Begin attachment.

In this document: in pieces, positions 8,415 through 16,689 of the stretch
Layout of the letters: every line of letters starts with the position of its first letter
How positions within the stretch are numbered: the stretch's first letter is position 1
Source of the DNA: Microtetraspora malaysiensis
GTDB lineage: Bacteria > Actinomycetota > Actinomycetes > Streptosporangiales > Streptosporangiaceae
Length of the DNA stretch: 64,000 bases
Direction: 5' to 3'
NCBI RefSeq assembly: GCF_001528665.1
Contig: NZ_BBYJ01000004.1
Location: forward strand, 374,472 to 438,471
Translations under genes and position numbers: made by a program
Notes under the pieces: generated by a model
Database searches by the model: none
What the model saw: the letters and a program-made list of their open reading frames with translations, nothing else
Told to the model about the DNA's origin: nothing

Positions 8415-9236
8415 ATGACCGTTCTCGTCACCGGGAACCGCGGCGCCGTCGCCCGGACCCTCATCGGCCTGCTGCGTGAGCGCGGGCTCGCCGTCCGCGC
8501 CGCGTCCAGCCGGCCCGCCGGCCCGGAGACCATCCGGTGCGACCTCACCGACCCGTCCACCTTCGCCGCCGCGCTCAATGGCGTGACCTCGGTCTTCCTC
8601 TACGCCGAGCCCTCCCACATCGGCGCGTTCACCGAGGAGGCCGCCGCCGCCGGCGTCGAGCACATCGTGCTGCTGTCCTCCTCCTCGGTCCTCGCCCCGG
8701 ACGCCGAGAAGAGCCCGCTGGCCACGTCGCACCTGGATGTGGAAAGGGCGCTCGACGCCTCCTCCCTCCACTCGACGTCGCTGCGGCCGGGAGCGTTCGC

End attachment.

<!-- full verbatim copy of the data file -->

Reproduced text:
In this document: in pieces, positions 8,415 through 16,689 of the stretch
Layout of the letters: every line of letters starts with the position of its first letter
How positions within the stretch are numbered: the stretch's first letter is position 1
Source of the DNA: Microtetraspora malaysiensis
GTDB lineage: Bacteria > Actinomycetota > Actinomycetes > Streptosporangiales > Streptosporangiaceae
Length of the DNA stretch: 64,000 bases
Direction: 5' to 3'
NCBI RefSeq assembly: GCF_001528665.1
Contig: NZ_BBYJ01000004.1
Location: forward strand, 374,472 to 438,471
Translations under genes and position numbers: made by a program
Notes under the pieces: generated by a model
Database searches by the model: none
What the model saw: the letters and a program-made list of their open reading frames with translations, nothing else
Told to the model about the DNA's origin: nothing

Positions 8415-9236
8415 ATGACCGTTCTCGTCACCGGGAACCGCGGCGCCGTCGCCCGGACCCTCATCGGCCTGCTGCGTGAGCGCGGGCTCGCCGTCCGCGC
8501 CGCGTCCAGCCGGCCCGCCGGCCCGGAGACCATCCGGTGCGACCTCACCGACCCGTCCACCTTCGCCGCCGCGCTCAATGGCGTGACCTCGGTCTTCCTC
8601 TACGCCGAGCCCTCCCACATCGGCGCGTTCACCGAGGAGGCCGCCGCCGCCGGCGTCGAGCACATCGTGCTGCTGTCCTCCTCCTCGGTCCTCGCCCCGG
8701 ACGCCGAGAAGAGCCCGCTGGCCACGTCGCACCTGGATGTGGAAAGGGCGCTCGACGCCTCCTCCCTCCACTCGACGTCGCTGCGGCCGGGAGCGTTCGC